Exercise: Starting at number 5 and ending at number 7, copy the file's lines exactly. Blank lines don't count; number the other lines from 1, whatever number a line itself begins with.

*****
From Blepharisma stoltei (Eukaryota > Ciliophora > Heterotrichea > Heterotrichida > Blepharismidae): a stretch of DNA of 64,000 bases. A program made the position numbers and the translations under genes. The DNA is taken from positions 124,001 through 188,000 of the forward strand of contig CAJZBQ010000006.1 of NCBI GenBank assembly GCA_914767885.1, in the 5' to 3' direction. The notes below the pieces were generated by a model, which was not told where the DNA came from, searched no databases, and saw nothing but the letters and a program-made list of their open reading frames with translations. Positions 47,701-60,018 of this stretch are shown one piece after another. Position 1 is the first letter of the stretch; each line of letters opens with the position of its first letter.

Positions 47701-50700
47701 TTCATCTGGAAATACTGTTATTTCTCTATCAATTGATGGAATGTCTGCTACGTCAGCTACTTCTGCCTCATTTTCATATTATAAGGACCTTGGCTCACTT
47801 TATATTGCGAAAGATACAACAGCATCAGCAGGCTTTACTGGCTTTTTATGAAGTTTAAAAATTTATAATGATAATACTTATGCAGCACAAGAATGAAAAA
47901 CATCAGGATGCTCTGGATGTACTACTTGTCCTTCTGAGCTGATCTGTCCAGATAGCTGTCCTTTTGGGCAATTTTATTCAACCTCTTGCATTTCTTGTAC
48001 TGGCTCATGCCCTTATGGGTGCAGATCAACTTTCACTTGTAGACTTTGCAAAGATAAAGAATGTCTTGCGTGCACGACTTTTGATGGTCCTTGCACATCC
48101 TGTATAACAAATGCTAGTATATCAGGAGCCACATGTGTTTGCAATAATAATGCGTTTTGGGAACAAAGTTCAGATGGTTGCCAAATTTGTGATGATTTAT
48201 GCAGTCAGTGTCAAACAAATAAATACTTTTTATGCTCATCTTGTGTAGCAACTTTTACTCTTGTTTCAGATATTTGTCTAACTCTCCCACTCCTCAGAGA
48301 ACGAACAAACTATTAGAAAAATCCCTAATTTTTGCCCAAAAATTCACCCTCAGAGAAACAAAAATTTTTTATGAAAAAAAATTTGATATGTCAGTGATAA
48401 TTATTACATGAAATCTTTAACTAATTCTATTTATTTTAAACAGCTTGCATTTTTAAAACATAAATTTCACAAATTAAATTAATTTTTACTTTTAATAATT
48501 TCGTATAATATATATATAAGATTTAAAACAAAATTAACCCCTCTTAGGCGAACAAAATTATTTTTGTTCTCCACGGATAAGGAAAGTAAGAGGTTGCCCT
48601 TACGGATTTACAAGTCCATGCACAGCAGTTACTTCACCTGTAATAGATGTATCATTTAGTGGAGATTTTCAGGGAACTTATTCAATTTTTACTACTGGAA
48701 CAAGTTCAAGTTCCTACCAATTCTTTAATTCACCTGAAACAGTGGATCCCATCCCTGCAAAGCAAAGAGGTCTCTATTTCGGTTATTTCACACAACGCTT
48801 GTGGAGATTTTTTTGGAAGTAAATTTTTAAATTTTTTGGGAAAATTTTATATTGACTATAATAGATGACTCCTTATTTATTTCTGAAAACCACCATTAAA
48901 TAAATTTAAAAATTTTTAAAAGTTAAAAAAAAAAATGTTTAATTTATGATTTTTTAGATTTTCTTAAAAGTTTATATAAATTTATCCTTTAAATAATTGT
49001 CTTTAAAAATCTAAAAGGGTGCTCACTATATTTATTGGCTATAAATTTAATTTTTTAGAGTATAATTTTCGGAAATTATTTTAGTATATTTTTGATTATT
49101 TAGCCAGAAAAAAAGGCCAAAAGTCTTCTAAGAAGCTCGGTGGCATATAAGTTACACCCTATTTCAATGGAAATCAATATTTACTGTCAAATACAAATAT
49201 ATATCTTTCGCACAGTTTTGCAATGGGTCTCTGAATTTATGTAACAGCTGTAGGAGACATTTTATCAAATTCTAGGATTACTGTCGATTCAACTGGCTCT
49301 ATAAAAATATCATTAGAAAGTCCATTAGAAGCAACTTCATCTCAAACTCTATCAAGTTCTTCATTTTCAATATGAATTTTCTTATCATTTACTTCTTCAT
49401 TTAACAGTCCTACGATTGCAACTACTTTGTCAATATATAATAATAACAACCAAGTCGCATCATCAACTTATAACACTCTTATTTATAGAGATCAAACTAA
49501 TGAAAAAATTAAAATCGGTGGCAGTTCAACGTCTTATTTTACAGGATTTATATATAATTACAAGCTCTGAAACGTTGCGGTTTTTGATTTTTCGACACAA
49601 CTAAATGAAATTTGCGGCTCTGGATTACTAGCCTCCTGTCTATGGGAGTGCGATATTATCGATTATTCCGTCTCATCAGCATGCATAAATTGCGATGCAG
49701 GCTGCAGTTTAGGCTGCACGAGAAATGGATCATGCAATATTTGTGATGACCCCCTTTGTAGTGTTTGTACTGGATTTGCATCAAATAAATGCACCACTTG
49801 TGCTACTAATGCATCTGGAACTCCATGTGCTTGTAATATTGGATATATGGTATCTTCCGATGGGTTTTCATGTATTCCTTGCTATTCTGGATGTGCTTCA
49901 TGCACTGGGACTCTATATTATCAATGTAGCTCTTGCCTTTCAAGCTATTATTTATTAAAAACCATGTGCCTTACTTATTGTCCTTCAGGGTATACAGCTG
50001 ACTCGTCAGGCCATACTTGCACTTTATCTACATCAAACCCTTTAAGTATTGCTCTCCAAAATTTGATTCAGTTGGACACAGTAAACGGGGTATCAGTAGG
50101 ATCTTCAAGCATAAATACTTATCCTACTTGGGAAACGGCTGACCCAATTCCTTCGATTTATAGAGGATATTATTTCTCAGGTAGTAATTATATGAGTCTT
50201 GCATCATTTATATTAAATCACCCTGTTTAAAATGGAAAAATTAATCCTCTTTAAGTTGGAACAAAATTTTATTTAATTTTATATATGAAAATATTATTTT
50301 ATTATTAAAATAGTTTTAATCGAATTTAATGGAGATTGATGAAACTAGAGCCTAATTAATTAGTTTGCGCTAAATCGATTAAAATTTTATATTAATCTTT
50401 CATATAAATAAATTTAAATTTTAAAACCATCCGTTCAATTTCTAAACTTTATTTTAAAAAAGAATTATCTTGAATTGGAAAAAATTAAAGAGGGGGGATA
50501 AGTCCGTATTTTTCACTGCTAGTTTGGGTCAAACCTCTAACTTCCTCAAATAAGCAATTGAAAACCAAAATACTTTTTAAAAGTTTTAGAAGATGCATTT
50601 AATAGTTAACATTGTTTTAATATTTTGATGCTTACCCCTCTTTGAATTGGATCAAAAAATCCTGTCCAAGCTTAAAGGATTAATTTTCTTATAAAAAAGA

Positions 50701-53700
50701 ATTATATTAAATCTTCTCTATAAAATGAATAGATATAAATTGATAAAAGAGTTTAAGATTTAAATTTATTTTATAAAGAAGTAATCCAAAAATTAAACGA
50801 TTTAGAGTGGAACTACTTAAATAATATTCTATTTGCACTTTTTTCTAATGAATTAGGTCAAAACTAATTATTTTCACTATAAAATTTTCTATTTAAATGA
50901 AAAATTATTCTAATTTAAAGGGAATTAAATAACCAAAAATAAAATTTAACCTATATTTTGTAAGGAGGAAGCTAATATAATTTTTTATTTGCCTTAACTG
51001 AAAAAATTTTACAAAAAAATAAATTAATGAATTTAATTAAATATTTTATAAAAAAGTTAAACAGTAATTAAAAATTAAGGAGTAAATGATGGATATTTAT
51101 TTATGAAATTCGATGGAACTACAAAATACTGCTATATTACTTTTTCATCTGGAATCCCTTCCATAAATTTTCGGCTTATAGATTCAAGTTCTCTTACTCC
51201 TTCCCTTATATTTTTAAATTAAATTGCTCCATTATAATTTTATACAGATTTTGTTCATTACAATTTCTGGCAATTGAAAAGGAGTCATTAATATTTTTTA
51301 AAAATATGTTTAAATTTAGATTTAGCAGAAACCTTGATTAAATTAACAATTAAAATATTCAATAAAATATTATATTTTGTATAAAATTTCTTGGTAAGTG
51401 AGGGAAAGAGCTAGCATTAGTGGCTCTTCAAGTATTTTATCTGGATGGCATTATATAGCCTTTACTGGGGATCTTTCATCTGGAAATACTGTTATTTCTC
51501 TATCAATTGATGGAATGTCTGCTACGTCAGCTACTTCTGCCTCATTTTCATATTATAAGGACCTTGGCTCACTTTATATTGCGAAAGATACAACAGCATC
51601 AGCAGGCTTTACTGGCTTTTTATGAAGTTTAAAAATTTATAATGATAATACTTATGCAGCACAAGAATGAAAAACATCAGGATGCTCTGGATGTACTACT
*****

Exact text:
47901 CATCAGGATGCTCTGGATGTACTACTTGTCCTTCTGAGCTGATCTGTCCAGATAGCTGTCCTTTTGGGCAATTTTATTCAACCTCTTGCATTTCTTGTAC
48001 TGGCTCATGCCCTTATGGGTGCAGATCAACTTTCACTTGTAGACTTTGCAAAGATAAAGAATGTCTTGCGTGCACGACTTTTGATGGTCCTTGCACATCC
48101 TGTATAACAAATGCTAGTATATCAGGAGCCACATGTGTTTGCAATAATAATGCGTTTTGGGAACAAAGTTCAGATGGTTGCCAAATTTGTGATGATTTAT